101: First Date Safety

By Emory Oakley

First dates are challenging for so many reasons, but safety can be a concern for many people – especially when meeting in person for the first time. Typically, when people talk about safety planning for a first date, they specifically direct the content toward women. While women are often at risk for violence during a first date, they are not the only group at risk. Transgender people also often need to consider their safety when dating.

Consider reading my article “Navigating Sex as a Trans Man” to learn more about the nuances of disclosing you're trans to someone you're potentially interested in dating or sleeping with.

Before we think about making a safety plan for a first date, let's consider what information you may need or want to feel more secure when meeting in person, especially if you originally made contact online. Generally, before meeting in person, it's accepted practice to connect outside of an app, either on a social media platform or through text message.

Social media can provide a lot of information about a person. I encourage people to look up their dates on social media before the first meeting. (If they don't want to share their social media, this could be a red flag.) It could also be advantageous to talk on the phone or video chat beforehand. 


How to make a safety plan

Here are some steps to take and things to consider when making plans for a first date, or for the first time you’re being intimate with someone, to help keep you safe:


Go somewhere public

When meeting someone new for a first date, go somewhere public. Also, consider going somewhere you're familiar with, like a restaurant or bar you know.

There are a few local restaurants/bars/breweries that I frequent where I know I would be comfortable asking the staff for support if I had issues with a date.


Get yourself to the date on your own and plan your route home

If your date picks you up, they’ll automatically know where you live, which may not be ideal if things don't go as planned. It also leaves you without an easy means of getting home if you need to leave abruptly.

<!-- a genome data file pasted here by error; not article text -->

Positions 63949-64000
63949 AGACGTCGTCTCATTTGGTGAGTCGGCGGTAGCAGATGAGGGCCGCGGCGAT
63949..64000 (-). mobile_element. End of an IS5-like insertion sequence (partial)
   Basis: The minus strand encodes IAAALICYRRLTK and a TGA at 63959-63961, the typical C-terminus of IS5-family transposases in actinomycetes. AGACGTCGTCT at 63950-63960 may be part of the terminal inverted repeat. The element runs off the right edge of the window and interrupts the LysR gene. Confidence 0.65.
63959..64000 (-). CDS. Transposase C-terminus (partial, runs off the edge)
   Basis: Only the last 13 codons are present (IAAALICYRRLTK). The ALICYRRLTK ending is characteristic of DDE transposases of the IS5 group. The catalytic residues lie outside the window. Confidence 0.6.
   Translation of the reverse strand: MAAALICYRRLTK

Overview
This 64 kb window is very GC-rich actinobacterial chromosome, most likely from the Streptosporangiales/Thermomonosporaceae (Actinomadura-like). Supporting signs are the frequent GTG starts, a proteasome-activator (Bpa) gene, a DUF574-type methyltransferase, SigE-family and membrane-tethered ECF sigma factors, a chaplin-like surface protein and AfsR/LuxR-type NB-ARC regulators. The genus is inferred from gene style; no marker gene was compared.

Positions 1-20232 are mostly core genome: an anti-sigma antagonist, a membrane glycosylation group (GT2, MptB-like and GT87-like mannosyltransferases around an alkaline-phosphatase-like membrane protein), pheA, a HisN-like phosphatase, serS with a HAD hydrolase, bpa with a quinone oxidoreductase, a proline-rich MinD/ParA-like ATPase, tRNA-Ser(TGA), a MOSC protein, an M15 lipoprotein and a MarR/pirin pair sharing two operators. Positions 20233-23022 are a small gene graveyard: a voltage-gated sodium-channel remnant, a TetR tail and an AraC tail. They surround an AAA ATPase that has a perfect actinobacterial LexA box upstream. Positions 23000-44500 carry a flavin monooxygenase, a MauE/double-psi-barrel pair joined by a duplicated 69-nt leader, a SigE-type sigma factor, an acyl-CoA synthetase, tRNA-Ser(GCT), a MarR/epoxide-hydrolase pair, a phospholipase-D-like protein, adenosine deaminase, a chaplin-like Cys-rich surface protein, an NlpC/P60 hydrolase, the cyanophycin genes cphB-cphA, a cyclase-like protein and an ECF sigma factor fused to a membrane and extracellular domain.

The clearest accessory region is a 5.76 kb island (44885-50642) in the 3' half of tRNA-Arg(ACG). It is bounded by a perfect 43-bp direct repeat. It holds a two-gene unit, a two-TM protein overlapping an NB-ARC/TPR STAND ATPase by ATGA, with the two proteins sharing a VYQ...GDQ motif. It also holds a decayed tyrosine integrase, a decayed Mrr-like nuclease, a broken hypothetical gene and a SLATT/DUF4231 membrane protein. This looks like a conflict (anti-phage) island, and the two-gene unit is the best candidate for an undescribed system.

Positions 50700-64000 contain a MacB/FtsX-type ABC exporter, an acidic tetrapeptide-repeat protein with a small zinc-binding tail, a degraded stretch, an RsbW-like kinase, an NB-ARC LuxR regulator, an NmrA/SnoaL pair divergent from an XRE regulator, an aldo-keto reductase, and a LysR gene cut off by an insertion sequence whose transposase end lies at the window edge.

If you control your transportation to and from the date, you can leave whenever you want and don't have to rely on your date if you feel uncomfortable. So, it's best to find your own way – you can drive, rideshare, take transit, ride your bike, etc. (It’s a red flag if your date tries to convince you they have to pick you up.)

If you're planning to take transit, make sure you're aware of the routes available to you and have a backup plan to get home (such as Uber) if needed in an emergency. And if you're planning to drive or bike, be aware of alcohol consumption (which you should anyway, as we will discuss later).


Tell a friend your plan 

Tell someone you trust that you're going on a date with someone new and provide them with all the date details, including where you will be and what time. Also, consider giving them the date's name and contact information.

Check-in with your person if you and your date change locations. You may also want to consider connecting to one another with a GPS tracking app.

It can also be incredibly valuable to set a time for your friend to check in with you while on the date. They can help ensure you're safe and provide an opportunity or excuse for you to leave.

If you're planning on getting intimate for the first time, consider having your friend check in after a predetermined time. Setting boundaries with someone can sometimes feel unsafe or even lead to violence. A phone ring can be a helpful interruption, giving you an excuse to leave. And an unanswered check-in can alert your safety person that something is wrong.

What happens if you miss the check-in? It's essential to plan what your friend should do if you don't answer at their check-in. 

When thinking about this plan, consider a few things:

  • How many times should they try to reach you before worrying?
  • How long should they wait before trying again?
  • What do they do if they cannot reach you after multiple attempts? (Maybe, call the restaurant or show up at the location)
  • At what point do they call emergency services?

The answers to these questions may vary based on the context of the date. If it's a first date at a restaurant, it may make sense to wait 30 minutes before a response because you could easily lose track of time. And maybe a call to the restaurant makes more sense, before showing up.